An octave is a 2:1 ratio between frequencies, so 880 hz is one octave above 440 hz. A perfect fifth is a 3:2 ratio between frequencies, so 660 hz is a perfect fifth above 440.
In the modern western system of music, twelve perfect fifths is harmonically equal to seven octaves. In other words,
(2/1)7 == (3/2)12
Unfortunately, we know this is mathematically untrue.
Furthermore, three major thirds is harmonically equal to one octave:
(2/1) == (5/4)3
This also is mathematically untrue.
Regardless of what key the song is in, a certain interval is always the same exact ratio. A major third in the key of F is the same as a major third in the key of Bb. This is good for instruments like the guitar and piano, which aren't made or tuned for a single immovable key. Contrast that with harmonicas, for examples, each of which is made for only a certain key.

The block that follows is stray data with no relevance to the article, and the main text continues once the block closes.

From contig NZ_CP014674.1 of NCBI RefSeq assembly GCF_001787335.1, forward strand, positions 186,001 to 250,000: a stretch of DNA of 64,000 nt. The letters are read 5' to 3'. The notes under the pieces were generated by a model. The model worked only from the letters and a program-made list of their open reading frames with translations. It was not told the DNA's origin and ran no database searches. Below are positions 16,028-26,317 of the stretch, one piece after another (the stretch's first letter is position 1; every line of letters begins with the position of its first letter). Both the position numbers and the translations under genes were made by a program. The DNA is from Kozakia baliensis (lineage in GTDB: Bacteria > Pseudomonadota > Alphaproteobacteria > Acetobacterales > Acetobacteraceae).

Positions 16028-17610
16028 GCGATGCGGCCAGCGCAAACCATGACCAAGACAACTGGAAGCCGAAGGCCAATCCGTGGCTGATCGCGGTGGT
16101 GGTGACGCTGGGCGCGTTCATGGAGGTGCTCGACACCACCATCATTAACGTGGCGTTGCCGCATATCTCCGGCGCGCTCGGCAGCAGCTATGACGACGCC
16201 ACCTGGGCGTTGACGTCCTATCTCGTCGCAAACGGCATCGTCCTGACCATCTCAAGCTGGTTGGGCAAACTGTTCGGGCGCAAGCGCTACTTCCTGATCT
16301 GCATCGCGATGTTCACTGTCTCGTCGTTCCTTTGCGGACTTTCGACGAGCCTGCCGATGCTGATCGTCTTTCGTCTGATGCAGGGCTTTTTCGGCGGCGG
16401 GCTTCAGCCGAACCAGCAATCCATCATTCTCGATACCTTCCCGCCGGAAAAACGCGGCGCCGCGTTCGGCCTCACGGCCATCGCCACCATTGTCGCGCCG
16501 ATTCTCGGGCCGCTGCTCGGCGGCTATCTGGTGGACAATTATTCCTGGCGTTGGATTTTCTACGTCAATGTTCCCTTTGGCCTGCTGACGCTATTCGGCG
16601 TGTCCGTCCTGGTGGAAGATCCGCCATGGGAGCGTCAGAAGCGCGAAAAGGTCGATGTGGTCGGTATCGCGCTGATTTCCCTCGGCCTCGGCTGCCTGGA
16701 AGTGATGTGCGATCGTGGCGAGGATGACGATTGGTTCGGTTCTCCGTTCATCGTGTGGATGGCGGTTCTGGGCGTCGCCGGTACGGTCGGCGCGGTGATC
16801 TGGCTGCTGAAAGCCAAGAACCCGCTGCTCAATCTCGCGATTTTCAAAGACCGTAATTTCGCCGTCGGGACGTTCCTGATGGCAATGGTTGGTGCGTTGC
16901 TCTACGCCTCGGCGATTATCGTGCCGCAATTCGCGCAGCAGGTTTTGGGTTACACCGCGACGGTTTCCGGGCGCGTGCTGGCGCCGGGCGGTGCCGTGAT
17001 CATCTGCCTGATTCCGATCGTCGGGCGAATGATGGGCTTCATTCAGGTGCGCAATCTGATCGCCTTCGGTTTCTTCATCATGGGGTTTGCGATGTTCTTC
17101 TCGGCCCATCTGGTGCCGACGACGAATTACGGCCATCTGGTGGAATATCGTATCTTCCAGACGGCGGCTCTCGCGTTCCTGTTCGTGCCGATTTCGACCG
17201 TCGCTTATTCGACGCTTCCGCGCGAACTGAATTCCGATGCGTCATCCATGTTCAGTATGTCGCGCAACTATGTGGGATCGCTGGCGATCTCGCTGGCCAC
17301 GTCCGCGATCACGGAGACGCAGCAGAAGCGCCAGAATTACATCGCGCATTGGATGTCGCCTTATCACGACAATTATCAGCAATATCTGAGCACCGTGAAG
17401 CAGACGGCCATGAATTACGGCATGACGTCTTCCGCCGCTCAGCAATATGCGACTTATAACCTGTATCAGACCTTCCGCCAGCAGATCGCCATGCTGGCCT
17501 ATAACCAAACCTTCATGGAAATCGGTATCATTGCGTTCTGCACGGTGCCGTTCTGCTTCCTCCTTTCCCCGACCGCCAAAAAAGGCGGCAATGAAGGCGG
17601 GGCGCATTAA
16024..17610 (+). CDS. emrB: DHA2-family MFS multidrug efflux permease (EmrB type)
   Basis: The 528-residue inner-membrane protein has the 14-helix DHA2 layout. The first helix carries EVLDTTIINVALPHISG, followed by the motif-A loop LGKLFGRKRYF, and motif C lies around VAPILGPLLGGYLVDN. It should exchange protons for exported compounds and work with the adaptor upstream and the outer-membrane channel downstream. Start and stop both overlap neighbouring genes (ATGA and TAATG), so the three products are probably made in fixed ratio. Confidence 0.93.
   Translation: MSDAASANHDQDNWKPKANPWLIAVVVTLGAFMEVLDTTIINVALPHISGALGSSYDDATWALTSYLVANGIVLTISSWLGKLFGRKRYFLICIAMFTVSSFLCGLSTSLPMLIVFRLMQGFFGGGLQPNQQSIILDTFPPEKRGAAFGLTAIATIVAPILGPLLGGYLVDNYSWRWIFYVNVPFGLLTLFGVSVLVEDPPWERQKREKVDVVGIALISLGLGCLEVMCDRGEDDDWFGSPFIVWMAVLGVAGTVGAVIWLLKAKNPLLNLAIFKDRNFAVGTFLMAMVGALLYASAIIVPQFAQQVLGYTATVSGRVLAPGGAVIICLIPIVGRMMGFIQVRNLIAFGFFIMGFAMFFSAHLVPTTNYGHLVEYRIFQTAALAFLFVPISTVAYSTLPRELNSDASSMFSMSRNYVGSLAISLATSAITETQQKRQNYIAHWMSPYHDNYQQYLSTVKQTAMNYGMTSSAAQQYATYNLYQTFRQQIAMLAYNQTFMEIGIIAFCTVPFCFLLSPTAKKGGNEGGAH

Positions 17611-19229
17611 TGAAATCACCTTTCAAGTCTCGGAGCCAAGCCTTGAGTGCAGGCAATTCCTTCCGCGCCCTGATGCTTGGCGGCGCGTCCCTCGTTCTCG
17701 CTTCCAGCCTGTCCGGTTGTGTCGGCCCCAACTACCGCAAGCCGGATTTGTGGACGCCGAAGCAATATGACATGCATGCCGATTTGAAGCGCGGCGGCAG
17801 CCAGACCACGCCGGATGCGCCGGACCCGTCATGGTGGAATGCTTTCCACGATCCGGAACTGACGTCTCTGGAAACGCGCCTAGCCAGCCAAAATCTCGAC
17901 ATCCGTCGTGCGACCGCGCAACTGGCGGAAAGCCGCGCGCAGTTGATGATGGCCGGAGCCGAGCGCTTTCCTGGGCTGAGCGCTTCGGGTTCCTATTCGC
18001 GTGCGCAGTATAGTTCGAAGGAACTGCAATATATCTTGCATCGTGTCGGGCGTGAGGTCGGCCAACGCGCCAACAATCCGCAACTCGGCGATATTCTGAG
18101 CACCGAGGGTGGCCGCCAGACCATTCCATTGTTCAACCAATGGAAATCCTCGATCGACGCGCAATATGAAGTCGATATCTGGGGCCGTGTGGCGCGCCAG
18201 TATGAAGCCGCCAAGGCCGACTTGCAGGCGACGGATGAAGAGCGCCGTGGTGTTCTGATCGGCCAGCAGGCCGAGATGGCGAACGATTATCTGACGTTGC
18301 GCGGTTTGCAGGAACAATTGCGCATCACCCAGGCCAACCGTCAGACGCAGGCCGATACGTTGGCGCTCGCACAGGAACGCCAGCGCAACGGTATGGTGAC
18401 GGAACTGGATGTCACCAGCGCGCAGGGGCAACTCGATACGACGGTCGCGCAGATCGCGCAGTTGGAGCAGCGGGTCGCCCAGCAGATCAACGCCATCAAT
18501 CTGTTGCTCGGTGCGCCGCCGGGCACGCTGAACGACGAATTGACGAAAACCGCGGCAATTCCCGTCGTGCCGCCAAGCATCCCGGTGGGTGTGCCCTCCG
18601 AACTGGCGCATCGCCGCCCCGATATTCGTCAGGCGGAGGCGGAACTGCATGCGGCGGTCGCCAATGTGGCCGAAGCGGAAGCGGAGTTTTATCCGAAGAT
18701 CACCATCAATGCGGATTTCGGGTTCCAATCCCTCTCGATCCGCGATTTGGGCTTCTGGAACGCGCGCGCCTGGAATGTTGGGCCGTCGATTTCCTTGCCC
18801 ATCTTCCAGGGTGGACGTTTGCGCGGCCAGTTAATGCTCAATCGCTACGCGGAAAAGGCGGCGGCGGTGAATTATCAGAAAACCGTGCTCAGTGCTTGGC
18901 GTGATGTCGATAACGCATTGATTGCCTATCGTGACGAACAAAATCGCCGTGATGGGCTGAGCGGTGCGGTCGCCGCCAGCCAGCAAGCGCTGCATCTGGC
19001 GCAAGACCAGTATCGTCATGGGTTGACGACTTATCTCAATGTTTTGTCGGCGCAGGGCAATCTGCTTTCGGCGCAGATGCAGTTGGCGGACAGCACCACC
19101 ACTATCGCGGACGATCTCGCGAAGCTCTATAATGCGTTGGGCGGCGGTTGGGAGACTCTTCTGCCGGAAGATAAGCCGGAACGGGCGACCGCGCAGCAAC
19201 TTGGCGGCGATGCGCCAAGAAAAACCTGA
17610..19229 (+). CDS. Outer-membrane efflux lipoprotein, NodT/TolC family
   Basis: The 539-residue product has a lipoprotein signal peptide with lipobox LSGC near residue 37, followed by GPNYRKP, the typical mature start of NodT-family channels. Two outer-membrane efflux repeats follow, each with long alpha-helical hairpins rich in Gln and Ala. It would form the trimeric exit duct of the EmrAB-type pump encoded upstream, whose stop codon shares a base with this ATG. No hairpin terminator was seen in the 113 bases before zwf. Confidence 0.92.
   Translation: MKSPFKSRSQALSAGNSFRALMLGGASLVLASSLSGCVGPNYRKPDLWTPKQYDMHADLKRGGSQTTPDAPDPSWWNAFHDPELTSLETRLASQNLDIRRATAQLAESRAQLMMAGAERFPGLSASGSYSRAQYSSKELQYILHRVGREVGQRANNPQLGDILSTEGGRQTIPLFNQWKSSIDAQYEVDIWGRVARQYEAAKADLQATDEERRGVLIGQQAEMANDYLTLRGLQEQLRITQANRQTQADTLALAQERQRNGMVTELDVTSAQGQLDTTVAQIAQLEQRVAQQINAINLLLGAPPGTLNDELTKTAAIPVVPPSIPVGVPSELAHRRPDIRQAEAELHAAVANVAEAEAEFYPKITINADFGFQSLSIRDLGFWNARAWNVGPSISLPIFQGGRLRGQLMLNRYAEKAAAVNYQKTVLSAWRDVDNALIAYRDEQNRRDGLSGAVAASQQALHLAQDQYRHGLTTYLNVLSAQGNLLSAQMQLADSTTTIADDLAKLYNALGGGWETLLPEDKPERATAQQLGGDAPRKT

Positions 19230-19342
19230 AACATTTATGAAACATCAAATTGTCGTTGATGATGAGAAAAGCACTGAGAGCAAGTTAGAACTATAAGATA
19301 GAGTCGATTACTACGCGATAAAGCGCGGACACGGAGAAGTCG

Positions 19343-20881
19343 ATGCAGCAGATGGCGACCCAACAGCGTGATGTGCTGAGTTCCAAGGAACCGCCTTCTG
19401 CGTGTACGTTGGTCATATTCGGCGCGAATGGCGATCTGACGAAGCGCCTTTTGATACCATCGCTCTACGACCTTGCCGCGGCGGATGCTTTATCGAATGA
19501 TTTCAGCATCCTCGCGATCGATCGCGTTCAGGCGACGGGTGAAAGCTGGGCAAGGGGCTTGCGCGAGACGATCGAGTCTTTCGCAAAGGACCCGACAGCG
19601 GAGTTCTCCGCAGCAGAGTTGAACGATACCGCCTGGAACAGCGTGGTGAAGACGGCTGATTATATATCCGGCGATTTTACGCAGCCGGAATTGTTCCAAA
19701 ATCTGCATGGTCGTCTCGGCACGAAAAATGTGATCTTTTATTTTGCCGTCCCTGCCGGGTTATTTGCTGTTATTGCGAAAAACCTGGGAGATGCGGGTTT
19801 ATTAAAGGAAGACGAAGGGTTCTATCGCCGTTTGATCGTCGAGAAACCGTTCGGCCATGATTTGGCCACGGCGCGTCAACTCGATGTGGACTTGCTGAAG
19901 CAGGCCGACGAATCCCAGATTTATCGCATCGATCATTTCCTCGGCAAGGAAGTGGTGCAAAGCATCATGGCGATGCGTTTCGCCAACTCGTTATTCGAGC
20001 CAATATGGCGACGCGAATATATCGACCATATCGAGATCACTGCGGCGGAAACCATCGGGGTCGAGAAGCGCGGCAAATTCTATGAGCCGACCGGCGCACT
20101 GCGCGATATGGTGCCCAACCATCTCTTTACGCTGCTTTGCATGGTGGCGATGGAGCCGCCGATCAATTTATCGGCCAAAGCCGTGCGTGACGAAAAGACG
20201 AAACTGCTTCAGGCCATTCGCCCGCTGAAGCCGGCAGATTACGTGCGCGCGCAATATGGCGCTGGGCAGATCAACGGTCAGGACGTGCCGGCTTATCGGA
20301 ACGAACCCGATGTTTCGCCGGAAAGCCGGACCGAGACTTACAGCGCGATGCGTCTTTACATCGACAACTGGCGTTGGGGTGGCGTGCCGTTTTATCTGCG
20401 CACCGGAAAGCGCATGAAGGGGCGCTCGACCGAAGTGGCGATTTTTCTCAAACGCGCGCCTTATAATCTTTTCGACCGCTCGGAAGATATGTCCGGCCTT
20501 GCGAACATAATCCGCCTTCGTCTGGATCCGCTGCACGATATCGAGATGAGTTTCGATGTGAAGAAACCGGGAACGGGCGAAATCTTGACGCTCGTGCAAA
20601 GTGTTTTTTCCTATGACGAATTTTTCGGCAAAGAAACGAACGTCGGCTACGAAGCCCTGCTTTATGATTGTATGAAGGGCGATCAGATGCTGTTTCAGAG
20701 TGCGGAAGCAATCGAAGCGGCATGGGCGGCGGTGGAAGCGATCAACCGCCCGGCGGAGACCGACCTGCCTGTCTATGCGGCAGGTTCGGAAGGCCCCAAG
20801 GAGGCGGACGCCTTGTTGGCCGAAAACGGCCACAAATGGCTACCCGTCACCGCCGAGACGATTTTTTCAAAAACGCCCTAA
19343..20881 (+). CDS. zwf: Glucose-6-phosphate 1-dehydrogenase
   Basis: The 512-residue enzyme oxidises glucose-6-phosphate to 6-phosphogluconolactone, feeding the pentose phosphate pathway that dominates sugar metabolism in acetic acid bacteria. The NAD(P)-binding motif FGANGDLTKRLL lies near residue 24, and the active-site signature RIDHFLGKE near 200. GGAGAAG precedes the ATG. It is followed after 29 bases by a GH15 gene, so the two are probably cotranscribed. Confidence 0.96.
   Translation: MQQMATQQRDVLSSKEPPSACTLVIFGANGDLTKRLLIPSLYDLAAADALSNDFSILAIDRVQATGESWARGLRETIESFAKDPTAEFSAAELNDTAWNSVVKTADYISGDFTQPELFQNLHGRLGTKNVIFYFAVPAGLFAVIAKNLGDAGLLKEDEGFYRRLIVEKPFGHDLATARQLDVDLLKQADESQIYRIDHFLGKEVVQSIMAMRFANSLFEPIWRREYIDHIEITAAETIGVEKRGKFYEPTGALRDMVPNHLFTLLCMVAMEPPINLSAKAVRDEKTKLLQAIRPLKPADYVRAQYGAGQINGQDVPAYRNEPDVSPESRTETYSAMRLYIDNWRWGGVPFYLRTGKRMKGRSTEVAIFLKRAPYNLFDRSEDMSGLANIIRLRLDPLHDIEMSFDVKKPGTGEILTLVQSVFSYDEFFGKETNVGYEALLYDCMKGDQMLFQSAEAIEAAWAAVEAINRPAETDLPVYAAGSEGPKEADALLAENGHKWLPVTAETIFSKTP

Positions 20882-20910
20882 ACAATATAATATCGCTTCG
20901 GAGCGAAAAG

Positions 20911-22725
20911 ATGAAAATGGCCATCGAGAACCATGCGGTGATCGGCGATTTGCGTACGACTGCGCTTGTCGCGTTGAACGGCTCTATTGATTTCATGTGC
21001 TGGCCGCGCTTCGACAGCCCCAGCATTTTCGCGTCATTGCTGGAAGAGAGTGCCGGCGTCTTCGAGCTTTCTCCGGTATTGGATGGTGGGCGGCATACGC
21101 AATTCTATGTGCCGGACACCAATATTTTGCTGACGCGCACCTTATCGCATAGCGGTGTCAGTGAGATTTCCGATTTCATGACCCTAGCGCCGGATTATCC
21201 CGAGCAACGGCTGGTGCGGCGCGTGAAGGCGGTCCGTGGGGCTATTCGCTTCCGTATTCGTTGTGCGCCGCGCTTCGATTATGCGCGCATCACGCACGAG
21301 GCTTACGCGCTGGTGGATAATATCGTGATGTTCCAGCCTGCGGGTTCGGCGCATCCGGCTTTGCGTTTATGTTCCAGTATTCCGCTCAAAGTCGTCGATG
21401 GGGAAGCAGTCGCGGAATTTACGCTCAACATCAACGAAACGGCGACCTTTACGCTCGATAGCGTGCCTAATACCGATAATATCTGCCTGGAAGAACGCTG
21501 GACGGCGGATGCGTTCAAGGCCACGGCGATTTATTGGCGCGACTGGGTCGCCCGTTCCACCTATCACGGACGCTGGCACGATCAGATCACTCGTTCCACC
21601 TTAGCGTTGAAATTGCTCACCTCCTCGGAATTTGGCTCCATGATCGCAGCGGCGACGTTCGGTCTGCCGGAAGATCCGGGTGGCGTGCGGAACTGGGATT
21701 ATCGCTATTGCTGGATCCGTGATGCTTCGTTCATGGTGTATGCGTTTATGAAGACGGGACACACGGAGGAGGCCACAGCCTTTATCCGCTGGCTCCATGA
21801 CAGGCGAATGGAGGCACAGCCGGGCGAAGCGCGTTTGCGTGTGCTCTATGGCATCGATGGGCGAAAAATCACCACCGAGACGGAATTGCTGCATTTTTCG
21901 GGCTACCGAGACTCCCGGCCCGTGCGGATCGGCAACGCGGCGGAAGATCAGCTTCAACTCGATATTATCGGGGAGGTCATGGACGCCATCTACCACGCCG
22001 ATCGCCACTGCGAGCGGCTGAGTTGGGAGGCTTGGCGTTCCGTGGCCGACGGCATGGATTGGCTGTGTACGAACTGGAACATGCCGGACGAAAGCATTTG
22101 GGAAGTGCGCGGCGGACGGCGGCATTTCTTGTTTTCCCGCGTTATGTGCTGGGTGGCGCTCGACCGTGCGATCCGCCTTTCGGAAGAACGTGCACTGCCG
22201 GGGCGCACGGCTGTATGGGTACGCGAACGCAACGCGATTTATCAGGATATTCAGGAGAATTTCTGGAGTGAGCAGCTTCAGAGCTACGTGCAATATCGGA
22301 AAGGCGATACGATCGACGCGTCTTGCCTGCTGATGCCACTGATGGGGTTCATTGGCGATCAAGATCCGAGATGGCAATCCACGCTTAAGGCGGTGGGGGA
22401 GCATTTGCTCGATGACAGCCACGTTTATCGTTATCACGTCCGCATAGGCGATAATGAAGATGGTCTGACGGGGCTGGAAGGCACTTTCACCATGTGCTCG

Therefore the first comparison should be 7 octaves which is (2/1)^7 = 128, versus 12 perfect fifths which is (3/2)^12 = 531441/4096 = 129+3057/4096 = 129.746337890625.
Similarly for thirds, you're comparing one octave (2/1) = 1 with 3 thirds (5/4)^3 = 125/128 = 1.953125.
As you can see, the ratios are close, but not quite right. Hence the problem.
Someday HTML will support TeX and we'll never have this problem again. ;)